Peace articles that discuss ways of living in peace with humans, animals, and the environment.
By T. Canby Jones
Excerpted from an article for Quaker Life, January/February 2005 for participants in the
T. Canby Jones will deliver the keynote at the FUM Triennial.
The theme scripture for FUM’s Triennial gathering at Des Moines, Iowa, in July 2005 is from Revelation 17:12-14: "And the ten horns which thou sawest are ten kings, which … have one mind, and shall give their power and strength unto the beast. These shall make war with the Lamb, and the Lamb shall overcome them: for he is Lord of lords, and King of kings: and they that are with him are called, and chosen, and faithful.” (KJ)
I've been struggling to remember when I first became enamored with this Quaker way of describing the eternal struggle against evil into which Christians are called. Since I gave the commencement address at George Fox College, Newberg, Oregon, in June 1960 on “The Lamb's War” it must have been before that. Hugh Barbour and Arthur Roberts must have introduced me to the idea in their volume, Early Quaker Writings, which contains James Nayler's 1657 essay, “The Lamb's War and the Man of Sin.” Without their efforts and my concern, I wonder if we would be reviving the concept of enlisting in and fighting a nonviolent Lamb's War today?
We might question: “How could a lamb, that most pacific of farm animals, take the lead in the struggle of good overcoming evil?”
Christians see the sacrifice of Jesus, his death on the Cross and the blood flowing from his pierced side as fulfilling John the Baptist's affirmation in John 1:29, “Behold, the Lamb of God who takes away the sin of the world.” (RSV)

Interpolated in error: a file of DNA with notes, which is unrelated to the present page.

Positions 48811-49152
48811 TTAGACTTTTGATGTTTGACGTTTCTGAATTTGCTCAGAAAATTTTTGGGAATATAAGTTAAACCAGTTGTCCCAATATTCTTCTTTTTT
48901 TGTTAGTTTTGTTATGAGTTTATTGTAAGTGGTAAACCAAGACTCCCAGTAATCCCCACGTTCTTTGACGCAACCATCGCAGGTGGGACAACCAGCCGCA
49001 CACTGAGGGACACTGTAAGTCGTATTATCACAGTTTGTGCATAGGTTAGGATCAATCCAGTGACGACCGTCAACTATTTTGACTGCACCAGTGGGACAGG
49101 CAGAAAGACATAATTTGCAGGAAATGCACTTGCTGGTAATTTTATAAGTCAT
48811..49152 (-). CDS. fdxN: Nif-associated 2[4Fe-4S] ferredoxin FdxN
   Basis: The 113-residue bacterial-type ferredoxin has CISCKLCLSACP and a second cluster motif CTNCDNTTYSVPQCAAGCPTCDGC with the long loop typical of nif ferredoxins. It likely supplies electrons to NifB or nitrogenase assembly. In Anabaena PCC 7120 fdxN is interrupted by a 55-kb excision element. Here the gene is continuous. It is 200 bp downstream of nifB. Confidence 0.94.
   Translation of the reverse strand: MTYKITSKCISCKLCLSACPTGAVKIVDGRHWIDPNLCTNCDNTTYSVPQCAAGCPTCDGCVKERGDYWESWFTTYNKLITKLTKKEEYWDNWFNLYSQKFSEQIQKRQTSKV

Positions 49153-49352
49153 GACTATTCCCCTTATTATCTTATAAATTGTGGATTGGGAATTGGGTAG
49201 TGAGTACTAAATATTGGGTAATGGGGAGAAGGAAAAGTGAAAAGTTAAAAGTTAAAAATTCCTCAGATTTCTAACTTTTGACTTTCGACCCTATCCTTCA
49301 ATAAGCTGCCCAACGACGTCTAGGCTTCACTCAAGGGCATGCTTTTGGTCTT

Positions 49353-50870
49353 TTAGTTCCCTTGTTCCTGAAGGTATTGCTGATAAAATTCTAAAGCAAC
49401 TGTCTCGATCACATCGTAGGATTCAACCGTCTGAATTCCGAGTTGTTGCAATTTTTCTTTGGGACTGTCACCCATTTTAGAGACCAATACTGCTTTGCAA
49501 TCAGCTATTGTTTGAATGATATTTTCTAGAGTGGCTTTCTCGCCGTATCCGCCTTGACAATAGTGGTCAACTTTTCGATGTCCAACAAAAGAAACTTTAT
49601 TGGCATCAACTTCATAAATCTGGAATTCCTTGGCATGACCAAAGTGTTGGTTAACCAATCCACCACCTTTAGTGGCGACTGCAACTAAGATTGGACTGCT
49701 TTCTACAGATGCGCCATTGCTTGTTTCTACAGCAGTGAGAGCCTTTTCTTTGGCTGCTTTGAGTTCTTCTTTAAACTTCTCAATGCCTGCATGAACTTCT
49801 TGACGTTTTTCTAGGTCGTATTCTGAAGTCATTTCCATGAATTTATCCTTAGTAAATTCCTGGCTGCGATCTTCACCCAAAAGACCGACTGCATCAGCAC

Unfortunately, many Christians today seek to justify their use of violence in extreme circumstances and excuse their participation in war and military conflict. They believe Jesus shed his blood only for their personal sins; they are not responsible to engage in the Lamb's War, which eschews violence and rejects military conflict as the work of Satan.
The Lamb's War teaches us otherwise! Jesus in his Sermon on the Mount (Matthew 5:43-45) lays this command on all of us: “You have heard that it was said, ‘You shall love your neighbor and hate your enemy.’ But I say to you, Love your enemies and pray for those who persecute you, so that you may be children of your Father in heaven.” (NRSV)
If we are committed to the Lamb's War and engaged in nonviolent force, Jesus’ command to love enemies is an inescapable demand on us. However difficult, this command is a must! If we cannot practice reconciling love toward enemies, we not only are not fit to engage in the Lamb's War, but we are also not worthy of experiencing his transforming presence and power in our lives.